Since the patient's condition upon delivery significantly impacts survival and probably long-term morbidity in infants in the ‘gray zone’ of infant viability, for patients born without a heart rate, provision of comfort care only may be appropriate. If the infant's condition is severely compromised, provision of brief resuscitation with ongoing assessment of the patient's response to treatment may be warranted. Even if the infant is vigorous at birth or responds to resuscitation and survives to admission to the neonatal intensive care unit (NICU), ongoing evaluation and parental involvement in the decision-making process are recommended. Infants with a birth weight of <500g who are vigorous at birth probably warrant active intervention, as they are likely small-for-gestational age (*). It is important to note that this algorithm is based on the analysis of the data in the literature and the authors' experience and clinical practice rather than direct evidence. See text for details.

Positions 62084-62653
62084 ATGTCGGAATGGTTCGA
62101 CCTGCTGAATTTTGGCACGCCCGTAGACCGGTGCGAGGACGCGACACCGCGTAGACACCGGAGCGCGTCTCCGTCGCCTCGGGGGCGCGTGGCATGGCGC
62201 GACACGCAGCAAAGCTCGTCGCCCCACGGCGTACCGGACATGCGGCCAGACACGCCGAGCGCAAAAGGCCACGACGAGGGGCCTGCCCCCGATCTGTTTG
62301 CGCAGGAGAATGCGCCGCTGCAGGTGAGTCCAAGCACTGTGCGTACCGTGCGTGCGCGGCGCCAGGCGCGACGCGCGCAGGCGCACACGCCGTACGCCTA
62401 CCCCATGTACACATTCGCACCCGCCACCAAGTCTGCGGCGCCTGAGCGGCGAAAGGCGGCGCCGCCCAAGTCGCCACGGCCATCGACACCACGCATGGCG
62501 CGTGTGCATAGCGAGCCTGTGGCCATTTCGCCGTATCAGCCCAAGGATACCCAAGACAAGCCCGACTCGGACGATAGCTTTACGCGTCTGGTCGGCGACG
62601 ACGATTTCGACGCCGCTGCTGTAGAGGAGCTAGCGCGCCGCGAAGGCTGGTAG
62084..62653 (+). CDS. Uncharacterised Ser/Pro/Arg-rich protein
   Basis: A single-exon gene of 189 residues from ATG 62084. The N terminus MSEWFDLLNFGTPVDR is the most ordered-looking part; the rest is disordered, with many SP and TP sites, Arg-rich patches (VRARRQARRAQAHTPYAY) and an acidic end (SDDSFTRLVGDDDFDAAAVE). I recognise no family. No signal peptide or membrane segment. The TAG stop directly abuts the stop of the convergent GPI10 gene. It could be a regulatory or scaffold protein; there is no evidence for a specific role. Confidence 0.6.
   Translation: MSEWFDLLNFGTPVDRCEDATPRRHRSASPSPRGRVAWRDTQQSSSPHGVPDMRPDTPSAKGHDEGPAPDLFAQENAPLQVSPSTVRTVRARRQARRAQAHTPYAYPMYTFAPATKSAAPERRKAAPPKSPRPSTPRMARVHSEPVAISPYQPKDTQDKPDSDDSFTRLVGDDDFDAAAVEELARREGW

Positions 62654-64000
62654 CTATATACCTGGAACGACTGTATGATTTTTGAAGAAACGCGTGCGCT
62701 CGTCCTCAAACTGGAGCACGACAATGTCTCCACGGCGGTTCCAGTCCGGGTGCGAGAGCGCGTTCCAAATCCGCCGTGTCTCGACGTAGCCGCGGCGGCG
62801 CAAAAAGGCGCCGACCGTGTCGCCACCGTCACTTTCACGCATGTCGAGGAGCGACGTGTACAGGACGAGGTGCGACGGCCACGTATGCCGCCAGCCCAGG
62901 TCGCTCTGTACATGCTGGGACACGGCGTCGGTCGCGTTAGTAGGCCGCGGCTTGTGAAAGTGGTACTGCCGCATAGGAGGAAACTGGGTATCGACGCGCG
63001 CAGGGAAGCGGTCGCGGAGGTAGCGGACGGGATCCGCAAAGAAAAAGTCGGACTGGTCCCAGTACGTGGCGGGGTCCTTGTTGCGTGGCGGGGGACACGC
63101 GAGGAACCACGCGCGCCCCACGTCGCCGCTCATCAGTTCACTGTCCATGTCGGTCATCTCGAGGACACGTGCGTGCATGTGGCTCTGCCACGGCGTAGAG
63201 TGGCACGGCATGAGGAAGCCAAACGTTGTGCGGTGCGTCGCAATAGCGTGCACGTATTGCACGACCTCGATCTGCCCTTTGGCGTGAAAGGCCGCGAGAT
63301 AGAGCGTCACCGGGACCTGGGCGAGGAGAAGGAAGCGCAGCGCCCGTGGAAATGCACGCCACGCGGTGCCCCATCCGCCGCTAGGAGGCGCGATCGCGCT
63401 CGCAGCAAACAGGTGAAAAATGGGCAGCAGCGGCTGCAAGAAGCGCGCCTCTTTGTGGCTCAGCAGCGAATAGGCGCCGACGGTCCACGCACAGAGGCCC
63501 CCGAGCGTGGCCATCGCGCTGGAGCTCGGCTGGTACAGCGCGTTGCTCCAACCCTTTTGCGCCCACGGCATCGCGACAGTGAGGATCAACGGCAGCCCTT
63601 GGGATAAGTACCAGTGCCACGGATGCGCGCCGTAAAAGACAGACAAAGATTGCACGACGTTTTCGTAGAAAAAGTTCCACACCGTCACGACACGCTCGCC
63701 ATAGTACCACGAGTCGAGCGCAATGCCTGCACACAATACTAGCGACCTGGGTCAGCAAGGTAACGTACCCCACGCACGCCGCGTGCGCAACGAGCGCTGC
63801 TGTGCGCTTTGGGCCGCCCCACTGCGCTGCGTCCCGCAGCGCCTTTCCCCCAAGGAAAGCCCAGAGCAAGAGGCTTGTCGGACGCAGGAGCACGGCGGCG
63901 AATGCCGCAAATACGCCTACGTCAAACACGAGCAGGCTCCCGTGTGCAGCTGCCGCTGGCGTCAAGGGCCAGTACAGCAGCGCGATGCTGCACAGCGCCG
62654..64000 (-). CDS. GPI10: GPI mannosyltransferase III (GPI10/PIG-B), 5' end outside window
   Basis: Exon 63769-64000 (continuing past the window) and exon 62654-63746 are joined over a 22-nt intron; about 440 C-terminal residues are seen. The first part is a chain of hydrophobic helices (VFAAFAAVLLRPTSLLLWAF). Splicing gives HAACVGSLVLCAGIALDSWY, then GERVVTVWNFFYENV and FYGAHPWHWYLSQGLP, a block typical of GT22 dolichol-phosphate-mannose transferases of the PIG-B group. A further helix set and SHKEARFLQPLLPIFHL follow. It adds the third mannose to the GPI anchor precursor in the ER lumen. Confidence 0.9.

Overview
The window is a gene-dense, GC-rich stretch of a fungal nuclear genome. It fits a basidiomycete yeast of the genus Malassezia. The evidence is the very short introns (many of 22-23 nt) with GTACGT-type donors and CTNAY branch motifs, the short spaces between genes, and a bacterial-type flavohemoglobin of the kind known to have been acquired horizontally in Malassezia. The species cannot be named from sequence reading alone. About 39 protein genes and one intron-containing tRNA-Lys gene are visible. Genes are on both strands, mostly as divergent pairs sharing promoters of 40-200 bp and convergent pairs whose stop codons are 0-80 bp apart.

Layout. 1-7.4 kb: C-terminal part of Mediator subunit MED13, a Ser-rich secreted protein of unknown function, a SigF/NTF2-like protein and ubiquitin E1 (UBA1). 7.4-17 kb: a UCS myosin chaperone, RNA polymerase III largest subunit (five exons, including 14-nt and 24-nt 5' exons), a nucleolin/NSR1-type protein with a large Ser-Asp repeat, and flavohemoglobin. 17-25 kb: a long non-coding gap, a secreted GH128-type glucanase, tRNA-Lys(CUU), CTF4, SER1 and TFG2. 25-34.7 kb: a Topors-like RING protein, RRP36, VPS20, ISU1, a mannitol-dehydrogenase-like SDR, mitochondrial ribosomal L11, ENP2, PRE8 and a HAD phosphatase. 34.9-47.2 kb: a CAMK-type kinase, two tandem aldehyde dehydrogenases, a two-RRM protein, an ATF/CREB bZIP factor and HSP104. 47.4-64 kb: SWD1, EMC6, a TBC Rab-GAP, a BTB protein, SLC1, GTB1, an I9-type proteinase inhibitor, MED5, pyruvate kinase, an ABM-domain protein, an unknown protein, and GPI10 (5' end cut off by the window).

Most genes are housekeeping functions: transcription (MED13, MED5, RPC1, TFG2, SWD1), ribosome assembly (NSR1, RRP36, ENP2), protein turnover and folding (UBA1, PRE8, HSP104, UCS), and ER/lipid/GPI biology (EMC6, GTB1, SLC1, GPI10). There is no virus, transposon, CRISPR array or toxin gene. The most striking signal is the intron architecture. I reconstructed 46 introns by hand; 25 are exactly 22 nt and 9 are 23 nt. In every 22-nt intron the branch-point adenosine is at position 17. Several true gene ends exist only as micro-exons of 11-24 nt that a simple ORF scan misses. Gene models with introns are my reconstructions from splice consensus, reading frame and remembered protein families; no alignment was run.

Full figure and legend (136K)

In summary, on the basis of available data in the literature, it is proposed that infants born at <23 weeks' gestation and <500g are too immature to survive and provision of care for these patients is unreasonable. On the other hand, infants who are born at greater than or equal to25 weeks' gestation and with a birth weight of greater than or equal to600g are mature enough and warrant initiation of intensive care. For infants born with gestational age and birth weight between these two groups, survival and outcome are uncertain and difficult to predict for the individual patient. For these infants in the ‘gray zone,’ medical decision-making should be based on careful evaluation of prenatal data and their gestational age, birth weight and clinical condition upon delivery. Finally, because uncertainty of outcome is the rule rather than the exception for these infants, parental involvement in the decision-making process before and after delivery and continuous reassessment of the patient's response to intensive care should be the norm of the medical management.

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Notes

Disclosure

This paper was supported by a grant from Dey, L.P. Dr. Seri is on the scientific advisory board for Dey, L.P. Dr. Evans has received consulting fees from Discovery Labs and lecture fees from NO Therapeutics.